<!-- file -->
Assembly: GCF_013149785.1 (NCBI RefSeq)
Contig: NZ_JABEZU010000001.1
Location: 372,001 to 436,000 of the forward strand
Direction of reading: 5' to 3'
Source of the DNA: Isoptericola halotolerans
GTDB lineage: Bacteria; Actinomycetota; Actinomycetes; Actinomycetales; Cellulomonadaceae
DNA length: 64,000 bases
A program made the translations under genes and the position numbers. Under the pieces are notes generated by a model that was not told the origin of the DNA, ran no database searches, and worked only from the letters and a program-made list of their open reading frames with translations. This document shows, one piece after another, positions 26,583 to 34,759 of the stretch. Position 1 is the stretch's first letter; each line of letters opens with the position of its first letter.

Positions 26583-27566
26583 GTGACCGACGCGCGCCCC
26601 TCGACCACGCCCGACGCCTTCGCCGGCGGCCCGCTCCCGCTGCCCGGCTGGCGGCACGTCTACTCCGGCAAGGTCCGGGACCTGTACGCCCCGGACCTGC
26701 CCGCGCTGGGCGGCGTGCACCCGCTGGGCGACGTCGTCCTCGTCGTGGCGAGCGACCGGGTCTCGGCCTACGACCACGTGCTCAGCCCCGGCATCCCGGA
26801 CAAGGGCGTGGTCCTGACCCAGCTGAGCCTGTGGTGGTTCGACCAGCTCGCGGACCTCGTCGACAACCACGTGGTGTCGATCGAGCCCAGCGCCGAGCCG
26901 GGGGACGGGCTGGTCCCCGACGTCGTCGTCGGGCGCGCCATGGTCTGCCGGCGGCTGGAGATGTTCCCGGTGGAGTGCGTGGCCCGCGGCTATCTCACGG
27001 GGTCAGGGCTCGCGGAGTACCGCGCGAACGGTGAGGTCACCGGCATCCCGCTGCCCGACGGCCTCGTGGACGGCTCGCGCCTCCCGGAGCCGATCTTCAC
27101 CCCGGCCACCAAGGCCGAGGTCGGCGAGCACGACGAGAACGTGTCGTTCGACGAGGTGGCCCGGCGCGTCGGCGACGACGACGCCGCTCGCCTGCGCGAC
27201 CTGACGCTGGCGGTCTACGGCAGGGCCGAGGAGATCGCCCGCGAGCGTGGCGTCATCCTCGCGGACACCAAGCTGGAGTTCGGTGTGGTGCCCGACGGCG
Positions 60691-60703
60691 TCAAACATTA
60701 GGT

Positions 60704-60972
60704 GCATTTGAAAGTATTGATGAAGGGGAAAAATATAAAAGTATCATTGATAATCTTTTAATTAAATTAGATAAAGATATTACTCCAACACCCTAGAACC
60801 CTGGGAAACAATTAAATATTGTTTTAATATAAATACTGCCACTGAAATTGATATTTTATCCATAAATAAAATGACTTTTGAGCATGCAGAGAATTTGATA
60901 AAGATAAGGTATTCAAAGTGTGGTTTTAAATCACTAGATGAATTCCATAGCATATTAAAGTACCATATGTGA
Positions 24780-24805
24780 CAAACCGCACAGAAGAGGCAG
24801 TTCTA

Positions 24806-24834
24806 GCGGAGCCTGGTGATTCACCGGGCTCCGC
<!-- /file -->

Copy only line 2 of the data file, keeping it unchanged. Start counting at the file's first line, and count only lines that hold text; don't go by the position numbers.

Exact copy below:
Contig: NZ_JABEZU010000001.1